The instructors are Scott Graves, SCSU associate professor of the environment, geography and marine sciences, who is also an FAA-licensed drone pilot; and Mark Mirko, a Hartford Courant photojournalist who is an FAA-certified Part 107 pilot.

Graves specializes in coastal geomorphology, wetlands, beaches and coastal forest research, as well as computational aerial imaging. He also has engaged in research focused on science education. He has authored many journal articles, a book chapter and conducted presentations on the use of drones for landscape and habitat mapping.

Mirko is an adjunct instructor of journalism at Southern. He brings extensive experience in drone flight navigation, safety, controls and aerial photography. He was part of a team of photographers at the Palm Beach Post in Florida that was a finalist for a Pulitzer Prize in 1993 for its coverage of Hurricane Andrew.

For additional information about the Drone Academy, please contact Ian Canning at, or either of the instructors: Scott Graves at, or Mark Mirko at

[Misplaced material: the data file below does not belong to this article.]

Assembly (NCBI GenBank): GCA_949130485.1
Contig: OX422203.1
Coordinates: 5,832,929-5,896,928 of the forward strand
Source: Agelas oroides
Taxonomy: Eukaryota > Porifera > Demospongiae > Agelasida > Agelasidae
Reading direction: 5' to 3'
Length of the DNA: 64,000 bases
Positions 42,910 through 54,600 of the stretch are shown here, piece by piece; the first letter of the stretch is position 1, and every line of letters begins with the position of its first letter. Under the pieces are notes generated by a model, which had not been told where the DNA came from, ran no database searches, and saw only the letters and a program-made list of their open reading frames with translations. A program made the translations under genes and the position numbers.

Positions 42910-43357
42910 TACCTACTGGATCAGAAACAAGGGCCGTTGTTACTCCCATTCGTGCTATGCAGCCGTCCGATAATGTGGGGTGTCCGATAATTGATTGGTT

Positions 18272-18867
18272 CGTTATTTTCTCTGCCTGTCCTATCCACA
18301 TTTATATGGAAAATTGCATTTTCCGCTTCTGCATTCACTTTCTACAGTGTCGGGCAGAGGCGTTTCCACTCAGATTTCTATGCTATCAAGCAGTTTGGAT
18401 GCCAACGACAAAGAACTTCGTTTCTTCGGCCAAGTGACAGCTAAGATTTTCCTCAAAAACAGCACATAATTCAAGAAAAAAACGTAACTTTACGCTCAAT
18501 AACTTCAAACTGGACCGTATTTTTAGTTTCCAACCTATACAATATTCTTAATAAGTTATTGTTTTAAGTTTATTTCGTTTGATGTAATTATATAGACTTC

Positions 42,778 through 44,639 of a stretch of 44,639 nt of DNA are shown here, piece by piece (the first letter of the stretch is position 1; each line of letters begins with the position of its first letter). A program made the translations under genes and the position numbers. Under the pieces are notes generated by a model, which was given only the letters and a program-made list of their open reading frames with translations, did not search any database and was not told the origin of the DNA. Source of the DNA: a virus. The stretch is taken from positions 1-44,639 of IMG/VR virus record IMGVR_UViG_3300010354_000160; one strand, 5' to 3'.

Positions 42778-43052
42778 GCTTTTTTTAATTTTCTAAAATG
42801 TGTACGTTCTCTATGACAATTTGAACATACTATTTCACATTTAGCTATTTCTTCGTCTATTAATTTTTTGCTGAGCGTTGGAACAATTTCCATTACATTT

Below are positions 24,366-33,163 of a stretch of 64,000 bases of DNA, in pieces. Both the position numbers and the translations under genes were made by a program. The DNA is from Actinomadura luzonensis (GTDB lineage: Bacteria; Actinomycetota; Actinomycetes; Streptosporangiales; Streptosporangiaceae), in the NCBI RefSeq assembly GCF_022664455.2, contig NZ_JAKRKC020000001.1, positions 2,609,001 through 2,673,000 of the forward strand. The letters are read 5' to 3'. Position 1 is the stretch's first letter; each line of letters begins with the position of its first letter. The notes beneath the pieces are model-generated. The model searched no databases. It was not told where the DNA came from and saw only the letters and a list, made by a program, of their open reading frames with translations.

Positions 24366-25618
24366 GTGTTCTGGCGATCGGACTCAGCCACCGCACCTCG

Front row — Karen DuBois-Walton, Executive Director of the Elm City Communities; Dr. Carol Birks, Superintendent, New Haven Public Schools; Dr. Joe Bertolino, President, Southern Connecticut State University; and back row — Ciara Ortiz, junior at The Sound School; Daniela Flores, junior at Wilbur Cross High School; Hannah Providence, a senior at Wilbur Cross High School; Dayana Lituma, 2017 Wilbur Cross High School graduate and current SCSU student

A greater number of outstanding New Haven high school students will have access to college-level classes, thanks to an agreement announced today between Southern and the New Haven Public Schools.

The university already offers tuition-free college classes to a small group of excellent high school students willing to come to the SCSU campus. Most of the 60 or so such students are from New Haven and the immediate surrounding communities.